All Grown Up
ANYA BURGON – “Cover up and grow up” this Autumn – in woollens, cashmeres and furs
After what was an impressively sunny summer even for those stuck in England this vacation, perhaps there is little reason to begin putting away our frocks and sandals with regret. Inevitably, the morning looms on which those all too familiar Siberian winds demand proud tans be concealed in favour of warmth, and the cotton cardie will no longer cut it. While this is a sad day for many of us, it is hard to deny the cosy images brought forth by woolens, cashmeres, furs, and the roaring fires that obviously await one, bouncing in with a new essay title from the cold. Sorry for the reality check, but this is exactly what designers are persuading us of this season. Cover up and grow up seems to be the message, and I for one am perfectly willing to pull myself together, and the camel and navy on.
Perhaps most familiar in the guise of Audrey Taotou, it is to Coco Chanel that we owe much of the sensible dressing aesthetic. Rejecting the suffocating corsets, feathers and frills at the turn of the twentieth century, she instead looked for the basic architecture that these left behind. Like Coco, but with admittedly smaller ambition, we might indulge in a little rebuilding ourselves: some simple up and downsizing in the right places of the wardrobe, we are told, will achieve the desired proportions of autumn ‘10. Reducing accessories to their most neat and functional, while giving emphasis to the new and fluid shape of coats, skirts and “leggy” trousers, will give the sort of paired down chic associated by many with post- recession realities.
For the younger shopper, this might all sound rather bleak. But with an overdraft as opposed to bank balance, spending on staples that promise longevity as opposed to sequins and shoulder pads might be an appealingly, yes, sensible, prospect. Camel coats have swamped the Autumn/Winter catwalks and can be expected to replace tight bikers when they filter into our high street retailers. In order to avoid adding to a small museum of winter coats that can’t seem to retain your affection for more than a year, though, the equally popular cape this winter could be your ultimate cover-up. Allowing its occupant to disappear inside while delineating a rather impressive slice of personal space to keep envious passers by at a distance, these are at their best when sweeping in handsome profile behind the Cambridge cyclist. Alternatively, emulate the sort of capes sported in the collections of Alexander Wang and Celine by simply failing to put your arms through your sleeves. In the excitement of replicating this look for less, do remember to button up on cycle rides.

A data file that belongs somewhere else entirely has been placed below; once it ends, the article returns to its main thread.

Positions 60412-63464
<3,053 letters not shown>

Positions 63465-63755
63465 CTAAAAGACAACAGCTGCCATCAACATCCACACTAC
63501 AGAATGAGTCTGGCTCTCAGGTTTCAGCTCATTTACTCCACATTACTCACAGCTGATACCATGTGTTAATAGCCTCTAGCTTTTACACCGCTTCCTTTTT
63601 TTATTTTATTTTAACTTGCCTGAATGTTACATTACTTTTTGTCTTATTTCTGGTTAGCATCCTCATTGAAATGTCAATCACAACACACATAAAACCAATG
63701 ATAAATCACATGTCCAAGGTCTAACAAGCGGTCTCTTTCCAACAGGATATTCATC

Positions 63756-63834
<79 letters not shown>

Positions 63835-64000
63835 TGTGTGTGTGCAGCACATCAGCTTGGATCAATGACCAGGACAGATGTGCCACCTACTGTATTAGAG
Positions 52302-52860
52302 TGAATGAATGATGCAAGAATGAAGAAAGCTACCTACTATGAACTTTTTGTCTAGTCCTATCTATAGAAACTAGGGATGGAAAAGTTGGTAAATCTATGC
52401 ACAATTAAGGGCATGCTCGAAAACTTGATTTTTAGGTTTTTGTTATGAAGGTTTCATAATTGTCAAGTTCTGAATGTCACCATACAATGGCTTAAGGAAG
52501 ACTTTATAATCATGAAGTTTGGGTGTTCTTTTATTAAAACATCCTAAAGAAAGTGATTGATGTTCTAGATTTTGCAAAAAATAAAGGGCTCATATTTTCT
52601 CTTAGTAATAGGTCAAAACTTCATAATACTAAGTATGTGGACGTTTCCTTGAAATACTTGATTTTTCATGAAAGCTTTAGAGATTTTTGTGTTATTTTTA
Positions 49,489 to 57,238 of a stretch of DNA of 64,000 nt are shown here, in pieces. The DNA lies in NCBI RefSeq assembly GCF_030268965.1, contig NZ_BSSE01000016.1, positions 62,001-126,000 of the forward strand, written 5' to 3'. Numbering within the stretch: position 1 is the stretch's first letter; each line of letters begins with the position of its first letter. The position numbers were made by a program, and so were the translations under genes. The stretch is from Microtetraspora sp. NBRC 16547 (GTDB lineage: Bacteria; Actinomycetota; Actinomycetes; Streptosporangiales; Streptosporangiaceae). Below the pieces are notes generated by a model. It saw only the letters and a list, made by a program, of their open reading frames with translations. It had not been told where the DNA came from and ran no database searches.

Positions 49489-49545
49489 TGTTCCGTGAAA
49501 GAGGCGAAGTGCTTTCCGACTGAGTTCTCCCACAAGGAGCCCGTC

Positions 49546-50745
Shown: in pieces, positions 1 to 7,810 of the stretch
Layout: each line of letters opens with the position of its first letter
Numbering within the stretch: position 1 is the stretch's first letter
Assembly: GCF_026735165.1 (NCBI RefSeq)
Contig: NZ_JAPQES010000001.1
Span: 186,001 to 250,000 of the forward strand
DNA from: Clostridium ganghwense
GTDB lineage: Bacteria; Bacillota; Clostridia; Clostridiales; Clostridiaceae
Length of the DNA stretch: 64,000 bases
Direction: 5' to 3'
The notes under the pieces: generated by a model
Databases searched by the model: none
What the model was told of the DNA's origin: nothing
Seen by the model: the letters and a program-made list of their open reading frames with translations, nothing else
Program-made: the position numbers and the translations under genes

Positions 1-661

The lengthening of the skirt this autumn is particularly thrilling for those tired of the mini, and Topshop’s every effort to keep these interesting with vulgar folds and frills in all the most disabling places. The voluptuous Lara Stone sells the “all-woman” celebration of the fuller skirt better than any other. Wearing one of Louis Vuitton’s creations at Paris Fashion Week, the model embodies perfectly the discreet and grown up sexiness of this Fellini inspired look. Guaranteed to take the trend to its most glam however, swap Louis for Dries Van Noten when it comes to inspiration for the everyday, and allow your wasp-waister to billow under a boyish blazer. No more is the skirt doomed to be forever hidden under an inevitably longer coat.
Of course, mastering these sweeping staples on their own is a tall order, but cue the neat accessories, and the restraint of the catwalk becomes easier to achieve. The quiet of the classic is in strong contrast to those Lady Gaga-esque super-size necklaces and shoes seen this Spring, but claim to let the grown up beneath speak for herself. Delicate waist clinchers as opposed to statement belts, kittens replacing the impossible 5-inchers, and ladylike handbags instead of slouchy shoppers, illustrate the sort of mature devices set to grace the shoulder, foot and waist. Pulled together and tightened up, the wardrobe is complete. It may be hard to contain oneself in this thrilling sartorial climate, but this term, ladies, we must try.